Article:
|discussion of basic notions of arithmetic-by-inspection|
Chinese multiplication, so-attributed, is simply to cut the multiplier by halves (an easy process) and truncating the occasional fractional half, while doubling the multiplicand (also easy), first adding it to the running product cumulation (initially zero) whenever that truncation occurs, until the multiplier is exhausted equalling zero: it is quite simply binary multiplication, least significant bit first, though in decimal notation it appears tedious, compared to digit-by-digit decimal multiplication.
We'll examine more processes in this simple chine-arithmetic method, arithmetic-by-inspection, which under scrutiny may be already familiar. First: measurement on a graduated ruler.
In the early attempt to use a graduated rule to much precision, such as a measuring stick or a mechanical slide-rule, at some visual precision the reading becomes untested or inexact - verification by magnification usually does not exist in the early stage, and when it does become possible, it then usually replaces the less resolving method, and the process of refinement iterates. Typically the half-way position between two closely spaced graduations is indistinct, while the end-points are barely distinct. That is, (0,1) are distinguishable but (0.0, 0.5, 1.0) are not all certain: At some level of precision the number is estimated not by equality, but by distinguishability: and this will extend to generally statistically evaluated results, when a numeric answer is good, but the adjacent numeric possibility(s) is(are) not necessarily inapplicable, but just more off-centered on the tail of some mensurability distribution. Distributions overlap, and we need a consistent notation for indicating precision, or conversely, numeric spread.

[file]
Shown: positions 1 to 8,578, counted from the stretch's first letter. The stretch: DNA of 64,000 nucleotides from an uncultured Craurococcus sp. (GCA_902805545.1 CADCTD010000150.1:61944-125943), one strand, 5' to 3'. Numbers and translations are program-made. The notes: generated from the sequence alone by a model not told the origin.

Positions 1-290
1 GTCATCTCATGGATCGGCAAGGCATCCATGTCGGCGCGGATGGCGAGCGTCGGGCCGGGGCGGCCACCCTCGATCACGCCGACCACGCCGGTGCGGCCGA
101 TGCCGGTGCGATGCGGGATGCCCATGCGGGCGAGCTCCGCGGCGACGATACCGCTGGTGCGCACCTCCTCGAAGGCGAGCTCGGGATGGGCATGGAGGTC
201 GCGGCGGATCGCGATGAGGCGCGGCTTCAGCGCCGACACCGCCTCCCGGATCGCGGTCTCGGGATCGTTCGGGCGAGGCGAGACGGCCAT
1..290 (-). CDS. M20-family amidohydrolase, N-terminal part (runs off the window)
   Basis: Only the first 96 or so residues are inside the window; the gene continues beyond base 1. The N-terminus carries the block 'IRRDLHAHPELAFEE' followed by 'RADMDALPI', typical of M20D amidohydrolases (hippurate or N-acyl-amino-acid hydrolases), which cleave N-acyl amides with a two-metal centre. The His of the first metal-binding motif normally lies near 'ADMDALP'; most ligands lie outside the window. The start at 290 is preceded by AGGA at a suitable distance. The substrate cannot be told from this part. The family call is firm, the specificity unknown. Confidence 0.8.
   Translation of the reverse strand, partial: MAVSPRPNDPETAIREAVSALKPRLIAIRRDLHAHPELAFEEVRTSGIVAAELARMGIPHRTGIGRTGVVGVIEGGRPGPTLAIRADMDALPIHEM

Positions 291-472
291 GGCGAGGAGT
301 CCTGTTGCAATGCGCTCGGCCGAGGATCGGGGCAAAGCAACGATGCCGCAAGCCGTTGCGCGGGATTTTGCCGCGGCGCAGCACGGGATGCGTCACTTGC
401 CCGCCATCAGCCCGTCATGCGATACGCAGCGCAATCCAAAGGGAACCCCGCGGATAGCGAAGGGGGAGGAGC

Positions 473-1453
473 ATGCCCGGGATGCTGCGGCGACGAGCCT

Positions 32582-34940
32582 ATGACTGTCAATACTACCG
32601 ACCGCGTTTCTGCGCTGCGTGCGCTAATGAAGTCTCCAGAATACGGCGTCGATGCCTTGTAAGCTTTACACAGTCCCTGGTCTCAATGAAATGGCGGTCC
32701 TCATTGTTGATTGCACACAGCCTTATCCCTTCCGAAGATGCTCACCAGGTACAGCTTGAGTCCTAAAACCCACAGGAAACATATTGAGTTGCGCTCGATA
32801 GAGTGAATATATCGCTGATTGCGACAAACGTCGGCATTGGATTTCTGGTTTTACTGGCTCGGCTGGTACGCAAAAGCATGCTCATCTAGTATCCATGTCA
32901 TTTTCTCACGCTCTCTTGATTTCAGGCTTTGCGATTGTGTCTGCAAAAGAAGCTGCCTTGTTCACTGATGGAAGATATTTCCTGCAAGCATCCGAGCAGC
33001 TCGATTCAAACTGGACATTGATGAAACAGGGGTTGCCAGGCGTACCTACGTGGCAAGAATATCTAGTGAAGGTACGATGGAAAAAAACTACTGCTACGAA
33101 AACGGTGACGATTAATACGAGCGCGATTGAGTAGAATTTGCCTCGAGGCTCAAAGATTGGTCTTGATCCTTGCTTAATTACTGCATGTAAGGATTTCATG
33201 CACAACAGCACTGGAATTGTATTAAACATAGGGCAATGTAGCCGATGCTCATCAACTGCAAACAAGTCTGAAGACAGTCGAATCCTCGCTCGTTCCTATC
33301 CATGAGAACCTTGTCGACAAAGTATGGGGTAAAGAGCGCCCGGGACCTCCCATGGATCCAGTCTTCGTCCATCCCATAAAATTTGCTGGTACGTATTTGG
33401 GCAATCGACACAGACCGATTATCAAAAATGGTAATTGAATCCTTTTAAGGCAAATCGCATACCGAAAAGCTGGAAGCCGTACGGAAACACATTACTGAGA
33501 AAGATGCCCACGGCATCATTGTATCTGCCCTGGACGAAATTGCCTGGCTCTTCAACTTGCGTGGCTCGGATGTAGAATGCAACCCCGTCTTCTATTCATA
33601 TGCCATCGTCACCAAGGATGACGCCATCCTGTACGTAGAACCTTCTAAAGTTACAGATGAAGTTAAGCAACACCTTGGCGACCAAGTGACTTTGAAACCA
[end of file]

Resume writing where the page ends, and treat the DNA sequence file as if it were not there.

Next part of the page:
We show here that the general Gaussian normal distribution can be used but over a different basis - and has an interesting simplification: e-pi*x2/s2/s : s=sigma - with graduations at half-sigma steps. And at this arrangement, the normal distribution looks very triangular.
[arithmetic needs to be checked]
A premise discovery under the title,